Lincoln Memorial Pool To Be Drained After 80 Ducklings Die

Authorities suspect the elevated levels of parasites that live in snails could be the culprit.

The National Park Service is draining and cleaning the reflecting pool at the Lincoln Memorial in Washington, D.C., after the deaths of around 80 ducklings. Authorities say the birds were killed by a parasite that live in the snails found in the water.

The first batch of the dead ducklings was discovered May 20 and the rest were found over a two-day period. Necropsies by the U.S. Geological Survey’s National Wildlife Health Center determined they had died of “high levels” of microscopic parasites that develop in snails living in the pool, according to a statement from the park service. The parasites are ingested by the ducks when they eat the snails. The deaths followed a heat wave in D.C.

Snails and the parasites have always been in the pool. But experts have speculated that the recent hot spell may have contributed to an increase in the parasites as the ducklings are more vulnerable than older ducks.

“There have been snails in there for as long as anyone can remember. The aquatic environment is a perfect habitat for them,” National Park Service spokesman Mike Litterst told the local DCist. “But why now as opposed to any other time? We’re probably really never going to know why now or what the cause of this was.”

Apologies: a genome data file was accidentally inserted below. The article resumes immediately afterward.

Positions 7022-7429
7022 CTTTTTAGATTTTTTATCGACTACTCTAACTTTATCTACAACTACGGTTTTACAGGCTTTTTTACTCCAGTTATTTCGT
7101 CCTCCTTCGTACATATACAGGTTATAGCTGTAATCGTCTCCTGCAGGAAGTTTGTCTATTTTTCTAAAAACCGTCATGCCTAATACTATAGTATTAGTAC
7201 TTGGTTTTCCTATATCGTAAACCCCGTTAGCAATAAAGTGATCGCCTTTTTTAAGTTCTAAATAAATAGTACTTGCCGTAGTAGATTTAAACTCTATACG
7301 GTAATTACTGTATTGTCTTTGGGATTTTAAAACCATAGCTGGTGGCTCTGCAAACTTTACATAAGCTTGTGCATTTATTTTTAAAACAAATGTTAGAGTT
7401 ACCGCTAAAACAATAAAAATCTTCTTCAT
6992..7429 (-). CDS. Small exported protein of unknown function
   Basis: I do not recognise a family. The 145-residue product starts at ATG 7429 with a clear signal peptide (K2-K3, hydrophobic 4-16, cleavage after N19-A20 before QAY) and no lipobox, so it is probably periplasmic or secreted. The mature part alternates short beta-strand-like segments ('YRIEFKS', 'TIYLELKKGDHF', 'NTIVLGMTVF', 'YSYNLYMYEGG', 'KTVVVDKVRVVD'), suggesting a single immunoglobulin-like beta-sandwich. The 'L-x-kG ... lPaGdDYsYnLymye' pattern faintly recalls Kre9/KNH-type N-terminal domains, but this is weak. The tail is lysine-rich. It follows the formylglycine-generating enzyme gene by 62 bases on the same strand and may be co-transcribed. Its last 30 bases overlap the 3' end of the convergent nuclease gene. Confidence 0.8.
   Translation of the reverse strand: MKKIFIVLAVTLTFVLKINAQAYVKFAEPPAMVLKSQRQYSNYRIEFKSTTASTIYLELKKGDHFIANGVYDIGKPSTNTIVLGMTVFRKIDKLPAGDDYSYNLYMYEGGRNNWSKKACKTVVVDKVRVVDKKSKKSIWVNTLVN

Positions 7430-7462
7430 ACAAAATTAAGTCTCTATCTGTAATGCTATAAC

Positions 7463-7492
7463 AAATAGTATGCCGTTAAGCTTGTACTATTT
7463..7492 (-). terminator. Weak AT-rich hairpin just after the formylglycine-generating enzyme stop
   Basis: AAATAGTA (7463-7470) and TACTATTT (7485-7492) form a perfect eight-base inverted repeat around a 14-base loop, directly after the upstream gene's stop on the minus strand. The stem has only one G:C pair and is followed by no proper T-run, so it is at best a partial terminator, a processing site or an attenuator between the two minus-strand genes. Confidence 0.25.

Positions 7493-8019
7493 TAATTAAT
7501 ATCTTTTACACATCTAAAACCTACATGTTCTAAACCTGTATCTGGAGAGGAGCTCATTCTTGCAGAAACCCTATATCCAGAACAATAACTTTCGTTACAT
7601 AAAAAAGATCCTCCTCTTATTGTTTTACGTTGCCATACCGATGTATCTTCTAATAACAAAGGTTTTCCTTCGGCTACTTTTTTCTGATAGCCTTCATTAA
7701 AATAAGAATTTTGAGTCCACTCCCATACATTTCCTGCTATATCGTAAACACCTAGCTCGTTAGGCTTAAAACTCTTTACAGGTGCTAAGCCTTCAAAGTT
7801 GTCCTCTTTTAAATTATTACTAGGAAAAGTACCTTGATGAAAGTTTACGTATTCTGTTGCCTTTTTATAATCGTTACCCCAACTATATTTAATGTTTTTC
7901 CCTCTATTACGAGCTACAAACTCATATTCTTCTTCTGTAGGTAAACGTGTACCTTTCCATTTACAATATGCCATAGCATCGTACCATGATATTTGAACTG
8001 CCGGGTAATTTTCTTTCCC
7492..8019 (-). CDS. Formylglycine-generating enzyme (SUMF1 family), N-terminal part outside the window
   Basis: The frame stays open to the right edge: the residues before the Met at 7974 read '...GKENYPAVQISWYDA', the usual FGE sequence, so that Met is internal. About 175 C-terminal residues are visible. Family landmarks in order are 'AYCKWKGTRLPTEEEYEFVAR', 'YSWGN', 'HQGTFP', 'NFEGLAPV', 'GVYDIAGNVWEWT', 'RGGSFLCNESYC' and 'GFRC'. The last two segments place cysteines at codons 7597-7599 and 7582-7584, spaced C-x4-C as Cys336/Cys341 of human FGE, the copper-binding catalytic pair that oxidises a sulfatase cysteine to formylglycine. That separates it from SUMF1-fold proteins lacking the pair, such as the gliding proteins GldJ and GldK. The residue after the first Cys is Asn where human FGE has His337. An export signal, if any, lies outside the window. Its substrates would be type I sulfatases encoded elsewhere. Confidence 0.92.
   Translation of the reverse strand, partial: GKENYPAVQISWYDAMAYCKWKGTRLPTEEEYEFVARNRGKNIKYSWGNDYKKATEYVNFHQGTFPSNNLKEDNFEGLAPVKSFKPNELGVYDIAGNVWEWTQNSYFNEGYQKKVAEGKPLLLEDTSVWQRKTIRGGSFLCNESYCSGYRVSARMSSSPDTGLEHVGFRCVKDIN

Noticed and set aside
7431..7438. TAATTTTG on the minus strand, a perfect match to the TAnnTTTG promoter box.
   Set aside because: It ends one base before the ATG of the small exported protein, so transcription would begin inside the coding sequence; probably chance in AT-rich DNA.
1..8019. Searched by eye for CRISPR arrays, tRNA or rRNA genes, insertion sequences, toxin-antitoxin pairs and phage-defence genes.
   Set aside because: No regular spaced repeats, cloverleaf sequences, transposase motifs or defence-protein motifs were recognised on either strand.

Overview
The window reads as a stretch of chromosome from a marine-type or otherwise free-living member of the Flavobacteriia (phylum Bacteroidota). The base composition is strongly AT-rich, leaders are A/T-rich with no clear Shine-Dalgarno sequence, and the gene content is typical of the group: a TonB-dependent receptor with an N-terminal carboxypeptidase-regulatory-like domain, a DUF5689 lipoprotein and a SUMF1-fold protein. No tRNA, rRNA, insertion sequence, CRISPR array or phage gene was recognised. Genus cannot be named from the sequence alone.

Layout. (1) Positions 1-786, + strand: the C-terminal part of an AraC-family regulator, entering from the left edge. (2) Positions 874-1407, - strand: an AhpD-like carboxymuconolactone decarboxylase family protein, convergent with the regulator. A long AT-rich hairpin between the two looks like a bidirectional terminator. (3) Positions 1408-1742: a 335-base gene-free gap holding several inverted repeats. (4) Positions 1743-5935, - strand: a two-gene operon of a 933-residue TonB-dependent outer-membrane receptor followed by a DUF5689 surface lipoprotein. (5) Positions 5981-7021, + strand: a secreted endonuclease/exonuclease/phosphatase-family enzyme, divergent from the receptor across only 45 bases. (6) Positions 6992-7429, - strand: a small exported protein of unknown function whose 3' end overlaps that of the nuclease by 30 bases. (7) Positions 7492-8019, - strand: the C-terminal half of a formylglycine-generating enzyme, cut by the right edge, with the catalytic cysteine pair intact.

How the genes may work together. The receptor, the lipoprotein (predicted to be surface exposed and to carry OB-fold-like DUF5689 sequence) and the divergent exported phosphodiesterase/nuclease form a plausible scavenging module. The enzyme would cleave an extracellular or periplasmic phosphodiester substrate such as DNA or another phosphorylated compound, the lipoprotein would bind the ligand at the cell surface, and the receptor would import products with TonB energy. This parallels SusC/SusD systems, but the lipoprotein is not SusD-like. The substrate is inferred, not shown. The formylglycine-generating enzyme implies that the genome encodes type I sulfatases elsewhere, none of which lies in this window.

Officials first tried to treat the water with chemicals but they weren’t effective enough to “fully reduce the parasite and snail populations” and stop additional duck deaths.

The parasites pose little to no risk to humans. If they manage to burrow under the skin they can cause an allergic rash — “swimmer’s itch” or cercarial dermatitis — but only if someone wades or swims in the water for a sustained period. Neither activity is allowed in the pool.

The pool and memorial, which have served as a backdrop to countless rallies, is being drained Sunday and will be refilled by June 19, officials said.

The Lincoln Memorial pool was completely rebuilt in 2012 with an improved water conservation system. Soon after the renovation was complete the pool had to be drained again and cleaned at a cost of $100,000 to deal with a massive algae bloom.

Just last month, officials installed ramps for ducks at the Capitol Reflecting Pool, making it easier for the birds, especially ducklings, to climb in and out of the water.